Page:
This reoccurring theme and interest revolves around the word "simple". An adjective defined as "easily understood or done; presenting no difficulty." A beautiful term horribly undervalued by it's synonyms "plain; homely; unsophisticated; naive; artless." So, disregard those often associated words and focus on the definition. Namely, the "presenting no difficulty" part. No difficulty...wow...that sounds so beautiful to me.
Take a minute to think of all the difficult things you have going on in your life (stay with me...I will eventually make a point:). A few of your challenges may include: a problem at your job/work; a new baby who keeps you sleep deprived; a challenging child; financial struggles; depression; a failing relationship; a sick parent...and on and on. The above difficulties are often beyond your control. Life is hard, right?
Well, let's consider some more things that present difficulty in your life. Allow me to share some of my own current difficulties.
-I do not have a dishwasher and my dishes are constantly piled up in disgusting stacks of crusty plates and countless utensils.
-My laundry is never, and I do mean NEVER done. There's always a mountain of laundry to wash and another mountain to fold.
-Toys litter the floors of my home and I'm constantly stepping on hot wheels, blocks, and miniature dinosaurs.
-After I've stepped on the above kid paraphernalia, I stumble over a pair of shoes.
-After I stumble over the shoes, I fall into my desk chair and face the pile of "to be filed" documents that seems to reproduce faster than any Mormon family (Yeah, I know...that statement wasn't P.C., but I'm Mormon...so it's allowed).
-Everywhere I look, there is a mess, a chore to be done, a task I never get to, a closet to be organized.
I run myself ragged shuttling my kids to piano, dance, and church activities. I squeeze in frequent trips to the grocery store to buy healthy snacks for the kids that never get eaten and fresh produce that spoils in the fridge. I then fret over wasting so much and the nutrition I imagine my kids to be missing. I feel ever deprived of yummy treats because I'm always trying to eat less and workout more. Which, by the way, makes my muscles ache and my mood brooding. My refrigerator rarely gets cleaned out and my windows never get washed. And don't even get me started on the state of my car's interior. Let's wrap up this never ending list of challenges with the fact that I rarely have time with my husband (med school's a beast) and when I could spend time with him, I'm trying to tackle the above list.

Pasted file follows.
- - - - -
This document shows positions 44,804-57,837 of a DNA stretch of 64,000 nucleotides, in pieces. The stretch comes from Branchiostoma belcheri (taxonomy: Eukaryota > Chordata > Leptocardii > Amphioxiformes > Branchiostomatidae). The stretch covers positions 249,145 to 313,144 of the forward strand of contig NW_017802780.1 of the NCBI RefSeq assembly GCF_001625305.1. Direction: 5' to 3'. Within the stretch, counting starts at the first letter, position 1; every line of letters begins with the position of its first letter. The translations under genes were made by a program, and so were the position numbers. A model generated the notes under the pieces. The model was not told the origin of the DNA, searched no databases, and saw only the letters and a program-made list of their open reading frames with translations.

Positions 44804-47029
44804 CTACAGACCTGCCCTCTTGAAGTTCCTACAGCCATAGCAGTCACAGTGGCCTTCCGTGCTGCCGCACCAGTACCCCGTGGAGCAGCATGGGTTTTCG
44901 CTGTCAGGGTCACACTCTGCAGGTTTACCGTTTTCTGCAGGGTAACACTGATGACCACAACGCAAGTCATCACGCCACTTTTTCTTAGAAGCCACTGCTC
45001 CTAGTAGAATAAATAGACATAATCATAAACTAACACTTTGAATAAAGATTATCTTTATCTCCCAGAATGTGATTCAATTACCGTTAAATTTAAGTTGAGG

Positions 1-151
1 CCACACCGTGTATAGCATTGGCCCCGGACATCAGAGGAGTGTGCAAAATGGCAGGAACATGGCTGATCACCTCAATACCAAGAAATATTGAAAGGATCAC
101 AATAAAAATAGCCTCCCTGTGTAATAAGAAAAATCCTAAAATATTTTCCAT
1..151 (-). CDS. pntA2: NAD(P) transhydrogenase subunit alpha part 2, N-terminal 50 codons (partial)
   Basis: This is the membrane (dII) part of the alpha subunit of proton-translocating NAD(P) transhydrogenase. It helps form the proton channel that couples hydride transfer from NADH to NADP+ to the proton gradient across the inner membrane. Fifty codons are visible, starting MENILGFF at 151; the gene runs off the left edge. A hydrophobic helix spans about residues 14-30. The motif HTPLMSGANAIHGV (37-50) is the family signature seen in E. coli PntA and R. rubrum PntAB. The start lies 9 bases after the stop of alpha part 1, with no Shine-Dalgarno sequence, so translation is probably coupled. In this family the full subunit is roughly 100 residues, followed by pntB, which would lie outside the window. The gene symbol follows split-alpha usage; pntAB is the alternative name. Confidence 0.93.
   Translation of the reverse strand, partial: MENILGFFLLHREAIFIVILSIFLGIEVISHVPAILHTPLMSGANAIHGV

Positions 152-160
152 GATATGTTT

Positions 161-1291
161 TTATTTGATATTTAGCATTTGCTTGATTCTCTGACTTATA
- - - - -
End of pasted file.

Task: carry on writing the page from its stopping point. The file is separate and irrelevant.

(At this point, you may think I'm a giant rambling whiner, and you'd be right, but I promise there will be a point).
This chaotic state of affairs has been going on for, well, ever and it leaves me feeling overwhelmed and like I'm missing something that other people understand. Other people have clean houses, right? Other people aren't late for everything and eat all their produce.
On a day that I was feeling particularly overwhelmed and loserish (yes...it's a word...look it up...it's in the dictionary...the urban one), I word spewed to my husband, "I wish things weren't so difficult. That life was more simple."
Those words echoed in my head for the rest of the day and my heart started craving days that presented no difficulty. Days that weren't overwhelming. Days that were simple.
For over a month now, I've been thinking of my difficulties in a new light. I'll look at my enormous pile of nasty dishes and think to myself, "How amazing would it be if I only had six plates, six forks, six bowls? Then, I would have fewer dishes to wash." As I move a giant pile of clean, unfolded towels off my bed at night, I have a great desire for ONE shelf of neatly folded white towels. When I pick up the clothes littering my kid's bedroom floor, my thoughts remain along the same lines. "What if my kids had less clothing? Then I would do less laundry!" Then I get carried away in day dreams of less shoes, less paper work, less toys, less clutter, less pillows and linens. Less fast food wrappers littering the floor of my car which means fewer trips to restaurants leading to better health, more money, and less guilt. My mind can't stop spinning around thoughts of how much time and energy I would save cleaning, folding, fretting, and washing if I simplified my life.
Here's the point (you've earned it): Life presents enough difficulties and I don't need to create even more by living excessively, ineffectively, and wastefully. I need to live a more simple life.
American culture is one of excess. Our biggest problems revolve around too much food, too much house to clean, too many cars to maintain, too many toys to pick up and dishes too wash. Internet, cable, and cell phone bills to pay. Video games, internet social media, and celebrities to distract us. How sad for us. We've really got it bad, haven't we?
|Zero Waste Home Blog|
I feel like I've been missing the magnitude of a simple lesson. Less is more. More is less. There are no rules that say I have to have a million dishes, towels, and toys. There are no rules that say I have to fill my closet with trendy clothing that I rarely wear. There are no rules that say my kids need ten pairs of pants and shoes. There is no need for a top sheet, a comforter, a duvet, ten throw pillows and matching curtains. I can have less!
I truly hope that my obsession with living simply totters into action. It's unlikely, but not impossible. And, for now, I'm hopeful.
If you have an interest in a simple life, here's a blog of an amazing woman who has truly simplified her life to the bare bones. She is mad crazy simple. And though I could never, and would never want to, live as starkly as she does...it's inspiring. Check it out. Zero Waste Home Blog